From a VAT perspective, Value Added Tax (Digital Marketplace Supply) Regulations, 2020 were issued in September 2020 with suppliers of digital services expected to register within six months of the publication of the Regulations. The Regulations stipulate that VAT is chargeable on taxable services supplied in Kenya through a digital marketplace under a Business-to-Customer (B2C) transaction. Business-to-Business (B2B) supplies are treated as imported services, which are subject to reverse charge VAT. Taxpayers who operate in the digital space and those who render services digitally should review how the introduction of DST will impact their operations.

 

  1. Voluntary Tax Disclosure Programme

The Finance Act, 2020 introduced a Voluntary Tax Disclosure Program (VTDP). The program, which will run for a three-year period with effect from 1st January 2021, will cover all tax heads; income taxes, PAYE, VAT and excise duty. Under the VTDP:

  • A taxpayer will need to make an application (in the prescribed form) to the KRA, disclose all related material facts and pay the principal tax due;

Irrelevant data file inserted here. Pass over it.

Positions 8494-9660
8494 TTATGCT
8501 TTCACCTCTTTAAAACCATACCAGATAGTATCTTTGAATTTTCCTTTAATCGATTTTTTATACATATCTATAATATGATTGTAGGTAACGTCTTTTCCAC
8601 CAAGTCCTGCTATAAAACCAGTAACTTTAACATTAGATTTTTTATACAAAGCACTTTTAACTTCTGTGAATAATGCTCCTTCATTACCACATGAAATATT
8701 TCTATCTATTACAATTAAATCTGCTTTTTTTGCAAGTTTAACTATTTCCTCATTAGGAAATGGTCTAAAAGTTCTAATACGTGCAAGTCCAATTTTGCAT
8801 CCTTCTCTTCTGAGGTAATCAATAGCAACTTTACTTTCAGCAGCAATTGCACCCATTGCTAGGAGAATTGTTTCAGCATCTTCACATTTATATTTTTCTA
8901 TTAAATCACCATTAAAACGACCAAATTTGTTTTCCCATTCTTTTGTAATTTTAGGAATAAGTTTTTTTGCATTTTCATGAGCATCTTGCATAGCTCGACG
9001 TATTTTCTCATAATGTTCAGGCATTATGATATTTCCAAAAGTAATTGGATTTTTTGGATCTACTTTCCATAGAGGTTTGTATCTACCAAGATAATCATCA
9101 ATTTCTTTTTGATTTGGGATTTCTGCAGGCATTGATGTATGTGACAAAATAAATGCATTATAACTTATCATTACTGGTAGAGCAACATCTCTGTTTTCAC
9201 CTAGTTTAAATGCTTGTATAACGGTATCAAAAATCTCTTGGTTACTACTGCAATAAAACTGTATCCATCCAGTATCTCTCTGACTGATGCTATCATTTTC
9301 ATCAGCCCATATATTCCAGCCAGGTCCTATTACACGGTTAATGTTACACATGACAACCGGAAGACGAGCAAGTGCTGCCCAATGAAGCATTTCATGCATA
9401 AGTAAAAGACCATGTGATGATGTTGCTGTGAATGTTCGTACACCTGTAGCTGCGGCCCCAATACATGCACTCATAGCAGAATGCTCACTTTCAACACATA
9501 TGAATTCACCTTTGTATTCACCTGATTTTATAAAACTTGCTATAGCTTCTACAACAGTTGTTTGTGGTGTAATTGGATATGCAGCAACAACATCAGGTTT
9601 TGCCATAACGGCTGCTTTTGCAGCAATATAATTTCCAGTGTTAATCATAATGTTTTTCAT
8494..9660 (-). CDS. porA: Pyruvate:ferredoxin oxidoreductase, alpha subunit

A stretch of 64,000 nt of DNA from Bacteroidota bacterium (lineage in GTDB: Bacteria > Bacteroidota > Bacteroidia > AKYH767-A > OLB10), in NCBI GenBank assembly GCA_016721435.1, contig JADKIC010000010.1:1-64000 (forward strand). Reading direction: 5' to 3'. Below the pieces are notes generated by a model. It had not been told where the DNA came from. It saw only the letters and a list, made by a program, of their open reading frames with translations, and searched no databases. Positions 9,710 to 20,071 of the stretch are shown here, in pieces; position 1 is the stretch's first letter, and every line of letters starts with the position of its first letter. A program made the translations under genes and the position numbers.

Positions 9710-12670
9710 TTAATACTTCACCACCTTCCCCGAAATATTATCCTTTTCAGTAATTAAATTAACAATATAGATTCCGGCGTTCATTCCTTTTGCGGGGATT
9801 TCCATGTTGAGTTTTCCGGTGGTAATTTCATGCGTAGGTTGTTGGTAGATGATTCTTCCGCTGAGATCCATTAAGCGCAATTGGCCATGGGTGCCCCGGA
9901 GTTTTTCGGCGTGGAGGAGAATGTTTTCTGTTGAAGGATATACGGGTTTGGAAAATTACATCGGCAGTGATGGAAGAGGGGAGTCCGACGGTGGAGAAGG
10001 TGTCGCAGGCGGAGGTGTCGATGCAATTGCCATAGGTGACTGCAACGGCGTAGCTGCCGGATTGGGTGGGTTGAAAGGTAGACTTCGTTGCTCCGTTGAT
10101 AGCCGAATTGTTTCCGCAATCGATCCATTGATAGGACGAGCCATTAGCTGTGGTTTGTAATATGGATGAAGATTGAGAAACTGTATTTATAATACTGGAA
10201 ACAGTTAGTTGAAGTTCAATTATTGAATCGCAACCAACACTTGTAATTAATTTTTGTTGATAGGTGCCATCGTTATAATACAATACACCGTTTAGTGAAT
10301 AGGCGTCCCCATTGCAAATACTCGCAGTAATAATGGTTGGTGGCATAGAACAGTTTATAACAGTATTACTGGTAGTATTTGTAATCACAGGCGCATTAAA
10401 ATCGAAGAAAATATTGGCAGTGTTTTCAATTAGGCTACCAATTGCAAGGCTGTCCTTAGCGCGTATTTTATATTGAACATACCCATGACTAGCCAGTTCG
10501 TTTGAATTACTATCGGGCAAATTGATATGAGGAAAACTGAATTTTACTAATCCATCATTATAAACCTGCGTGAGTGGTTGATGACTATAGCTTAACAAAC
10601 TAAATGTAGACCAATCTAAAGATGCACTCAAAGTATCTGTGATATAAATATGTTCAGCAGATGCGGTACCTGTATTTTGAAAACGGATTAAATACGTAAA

• A waiver of penalties and interest will be granted to taxpayers at a rate of 100%, 50% and 25% for disclosures made in 2021, 2022 and 2023 respectively;
  • Income of a taxpayer under audit (or in receipt of a notice of intention to audit) by the KRA will not be eligible for the VTDP;
  • Upon granting of the relief, the taxpayer and KRA will enter into an agreement setting out the terms of the payment;
  • KRA will also have a right to withdraw the relief if they establish that not all material facts were disclosed and this could lead to additional tax assessment and prosecution.

The program will give taxpayers an opportunity to review and correct any tax compliance oversights that may have occurred over the past tax periods of up to five years prior to 1st July 2020, that is from 1st July 2015 to 30th June 2020. Taxpayers are encouraged to participate in this program.

 

  1. Implementation of the Unified Payroll Return (NITA, PAYE, NHIF and NSSF)

The Kenya Revenue Authority (KRA) and the National Industrial Training Authority (NITA) have developed a Unified Payroll Return (UPR) for joint declaration of PAYE and Industrial Training Levy contributions via iTax system effective January 2021.